Hamlets Identity

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Hamlet, a play by William Shakespeare focuses on the ideas of death and the afterlife. Hamlet, the main character, is commanded by the ghost of his dead father to seek revenge and justice for his murder. Hamlet is hesitant to act because the man on whom he is supposed to carry out revenge on is his Uncle Claudius, the new King of Denmark. If he were to kill out of revenge, it would be seen as an act against the country and he would be put to death. He believes that the afterlife is the same for all, a king or a beggar, and questions what one would encounter after death. Until Hamlet puts these fears to rest, he is unable to act out his father's wish. Hamlet's hesitation to avenge his father's murder can be explained solely by his fear of what awaits him after death.

Hamlet recognizes that everyone is equal in death, thus fears losing himself to it. His view of justice in the afterlife is grim. Hamlet is perplexed by the idea that in the end everyone ends up as nothing more than worm food. He illustrates this point to his audience when he explains the fate of Claudius as follows, " your fat king and your lean beggar is but variable service, two dishes, but to one table" ( IV, iii, 24 - 25 ). Although the beggar and the king are at opposite ends of the spectrum in terms of status, he believes that it does not matter in the end. Later on in the play, Hamlet's preoccupation with death is revealed once again. In the scene with the gravediggers, Hamlet is disgusted with the manner in which they are behaving, and is at a loss when he says, " here's a fine revolution, if we had the trick to see' t. Did these bones cost no more the breeding but to play at loggats with them? Mine ache to think on't" ( V, i, 88 - 90 ). He despises the idea that someday a gravedigger may be moving about his bones in the same manner. He sees this as very likely, as this would be the graveyard in which he would be buried. Hamlet's thinking on as if this idea of equality in the afterlife bothers him. If he were to honour his father and avenge his death, it would mean that he would be taking a chance with the powers that decide what the afterlife consists of. No matter how honourable his actions may be, he will in the end suffer the same fate as the lowest criminal, who in Hamlet's mind is Claudius. Though he is perplexed by the idea, he cannot be absolutely sure of his thoughts, causing him to be fearful of the unknown.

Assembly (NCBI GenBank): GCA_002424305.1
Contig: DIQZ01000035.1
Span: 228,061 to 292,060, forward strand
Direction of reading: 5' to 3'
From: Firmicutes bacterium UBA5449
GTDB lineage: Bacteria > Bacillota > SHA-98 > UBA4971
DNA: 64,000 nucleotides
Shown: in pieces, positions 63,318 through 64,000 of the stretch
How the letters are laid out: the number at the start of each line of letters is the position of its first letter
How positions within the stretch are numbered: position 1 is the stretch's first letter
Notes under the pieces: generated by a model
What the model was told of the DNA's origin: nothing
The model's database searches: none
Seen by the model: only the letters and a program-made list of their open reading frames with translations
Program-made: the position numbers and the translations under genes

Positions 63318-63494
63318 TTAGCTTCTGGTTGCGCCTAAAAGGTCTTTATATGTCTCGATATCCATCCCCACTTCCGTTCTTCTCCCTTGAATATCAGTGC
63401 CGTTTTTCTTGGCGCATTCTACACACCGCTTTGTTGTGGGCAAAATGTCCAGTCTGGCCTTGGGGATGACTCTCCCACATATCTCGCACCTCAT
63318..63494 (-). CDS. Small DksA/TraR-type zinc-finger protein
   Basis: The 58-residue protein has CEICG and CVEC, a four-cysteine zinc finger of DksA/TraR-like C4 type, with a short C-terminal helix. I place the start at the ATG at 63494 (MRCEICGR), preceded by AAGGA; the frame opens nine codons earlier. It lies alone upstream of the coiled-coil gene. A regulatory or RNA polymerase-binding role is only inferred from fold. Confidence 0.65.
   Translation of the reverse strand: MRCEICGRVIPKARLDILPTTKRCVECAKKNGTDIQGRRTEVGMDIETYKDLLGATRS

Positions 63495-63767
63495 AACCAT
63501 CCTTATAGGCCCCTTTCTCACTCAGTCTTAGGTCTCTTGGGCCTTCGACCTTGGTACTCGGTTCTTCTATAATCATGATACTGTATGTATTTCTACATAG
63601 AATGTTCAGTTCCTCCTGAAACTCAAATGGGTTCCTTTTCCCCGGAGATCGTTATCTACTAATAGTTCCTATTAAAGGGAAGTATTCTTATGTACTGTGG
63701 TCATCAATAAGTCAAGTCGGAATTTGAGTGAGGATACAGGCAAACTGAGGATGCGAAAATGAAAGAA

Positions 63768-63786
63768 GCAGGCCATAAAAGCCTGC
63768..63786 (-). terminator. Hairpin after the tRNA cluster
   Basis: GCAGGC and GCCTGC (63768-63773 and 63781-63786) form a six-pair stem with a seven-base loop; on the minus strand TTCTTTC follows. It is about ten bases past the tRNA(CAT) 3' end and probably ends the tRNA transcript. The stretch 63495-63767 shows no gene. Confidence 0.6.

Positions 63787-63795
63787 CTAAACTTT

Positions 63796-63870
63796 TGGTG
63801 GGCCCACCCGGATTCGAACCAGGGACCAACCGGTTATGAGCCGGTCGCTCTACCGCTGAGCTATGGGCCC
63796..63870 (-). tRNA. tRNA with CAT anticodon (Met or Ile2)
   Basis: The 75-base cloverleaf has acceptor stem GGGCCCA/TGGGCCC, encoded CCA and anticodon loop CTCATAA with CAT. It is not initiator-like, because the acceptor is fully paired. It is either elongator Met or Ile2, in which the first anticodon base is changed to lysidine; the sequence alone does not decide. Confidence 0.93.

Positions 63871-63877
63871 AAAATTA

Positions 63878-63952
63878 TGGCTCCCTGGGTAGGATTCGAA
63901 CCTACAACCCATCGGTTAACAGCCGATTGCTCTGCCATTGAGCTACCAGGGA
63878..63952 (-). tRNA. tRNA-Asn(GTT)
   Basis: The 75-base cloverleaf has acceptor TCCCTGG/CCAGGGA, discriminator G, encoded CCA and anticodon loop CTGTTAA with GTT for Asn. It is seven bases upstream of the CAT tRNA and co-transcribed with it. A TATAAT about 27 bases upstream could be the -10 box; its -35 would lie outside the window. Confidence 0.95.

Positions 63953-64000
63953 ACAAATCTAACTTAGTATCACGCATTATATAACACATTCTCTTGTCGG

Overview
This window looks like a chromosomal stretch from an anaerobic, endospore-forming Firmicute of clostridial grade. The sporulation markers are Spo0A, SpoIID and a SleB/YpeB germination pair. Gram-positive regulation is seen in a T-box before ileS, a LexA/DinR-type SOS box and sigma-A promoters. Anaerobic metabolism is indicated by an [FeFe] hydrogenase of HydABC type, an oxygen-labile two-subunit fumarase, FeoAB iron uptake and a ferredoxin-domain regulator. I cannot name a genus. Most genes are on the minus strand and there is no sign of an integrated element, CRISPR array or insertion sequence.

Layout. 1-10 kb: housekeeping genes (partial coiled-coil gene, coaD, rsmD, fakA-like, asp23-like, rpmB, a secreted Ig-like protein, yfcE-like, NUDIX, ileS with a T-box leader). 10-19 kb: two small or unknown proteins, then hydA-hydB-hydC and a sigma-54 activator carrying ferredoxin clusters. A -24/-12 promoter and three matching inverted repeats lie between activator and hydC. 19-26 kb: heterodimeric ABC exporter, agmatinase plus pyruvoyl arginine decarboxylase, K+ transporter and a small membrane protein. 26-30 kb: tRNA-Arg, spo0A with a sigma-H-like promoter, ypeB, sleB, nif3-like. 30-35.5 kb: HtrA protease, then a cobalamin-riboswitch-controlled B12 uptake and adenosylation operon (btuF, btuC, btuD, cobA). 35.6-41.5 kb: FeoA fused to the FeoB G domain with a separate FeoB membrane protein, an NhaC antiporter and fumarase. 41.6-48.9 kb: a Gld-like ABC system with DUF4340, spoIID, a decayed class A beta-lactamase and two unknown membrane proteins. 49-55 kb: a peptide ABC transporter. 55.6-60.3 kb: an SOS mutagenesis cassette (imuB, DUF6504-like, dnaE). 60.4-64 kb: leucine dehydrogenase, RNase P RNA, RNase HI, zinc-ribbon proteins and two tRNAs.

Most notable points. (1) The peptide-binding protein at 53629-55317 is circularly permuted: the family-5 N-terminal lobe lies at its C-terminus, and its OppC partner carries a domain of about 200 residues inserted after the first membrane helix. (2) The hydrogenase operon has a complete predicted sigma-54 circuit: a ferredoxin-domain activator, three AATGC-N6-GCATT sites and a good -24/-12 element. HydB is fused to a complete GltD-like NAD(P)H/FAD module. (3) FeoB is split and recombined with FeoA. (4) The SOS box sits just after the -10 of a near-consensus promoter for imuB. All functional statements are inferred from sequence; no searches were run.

Hamlet's fear of the afterlife causes him to prolong his fate. Hamlet realizes that if he honours his father, he will likely die. This presents a problem as Hamlet reveals in his soliloquy that he is afraid of what awaits him in the afterlife, " To die, to sleep; To sleep, perchance to dream - ay, there's the rub; For in that sleep of death what dreams may come, When we have shuffled off this mortal coil, Must give us pause : there's the respect that make calamity of so long life" (III, i, 65 - 70). It is obvious that he is horrible afraid of what awaits him in the afterlife. He then goes on to say that he and others suffer in life because they do not act. "Thus conscience does make coward of us all, and thus the native hue of resolution is sicklied o'er with the pale cast of thought, and enterprises of great pith and moment with this regard their currents turn awry and lose the name of action" (III, i, 84 - 89). Hamlet feels that if he were to take action, he would meet his death. He feels that he thinks too much about his fathers request and realizes that the afterlife may be something horrible. Because of his thoughts, he is unable to act.

Until Hamlet comes to terms with his fears, he will not be able to act out his father's revenge. The audience is aware of Hamlet's feelings towards death, but he himself has not realized what is holding him back by saying, " How I stand then, That have a father kill'd, a mother stain'd, excitements of my reason and my blood, and let all sleep, while to my shame I see the imminent death of twenty thousand men, that for a fantasy and trick of fame go to their graves like beds" (IV, iv, 55-61). Hamlet feels inadequate when he sees how easily Fortinbras' men die for their cause. It is not until Act V that Hamlet accepts his fate and his fear to act. While talking to Horatio he decides, "If it be now, "˜tis not to come; if it be not to come, it will be now; if it be not now, yet it will come: The readiness is all: Since no man has aught of what he leaves, what is't to leave betimes" (V, ii, 211 - 215). Here Hamlet is able to dismiss his fears. He is now able to face what is coming to him, which he realizes can even be death. This illustrates that the thing holding Hamlet back from avenging his father's murder, was his uncertainty about death. He has rid himself of his fears, accepts his fate, and now is able to fulfill his father's request.

In conclusion, Hamlet's questioning of the afterlife caused him to be held prisoner by his thoughts. He was disturbed by the fact that even the noblest of minds suffer the same fate as all who are ordinary. To him, everyone's fate leads to the same place. Until he was able to come to terms with these fears of death and rid himself of them, he was unable to act and avenge his father's death.



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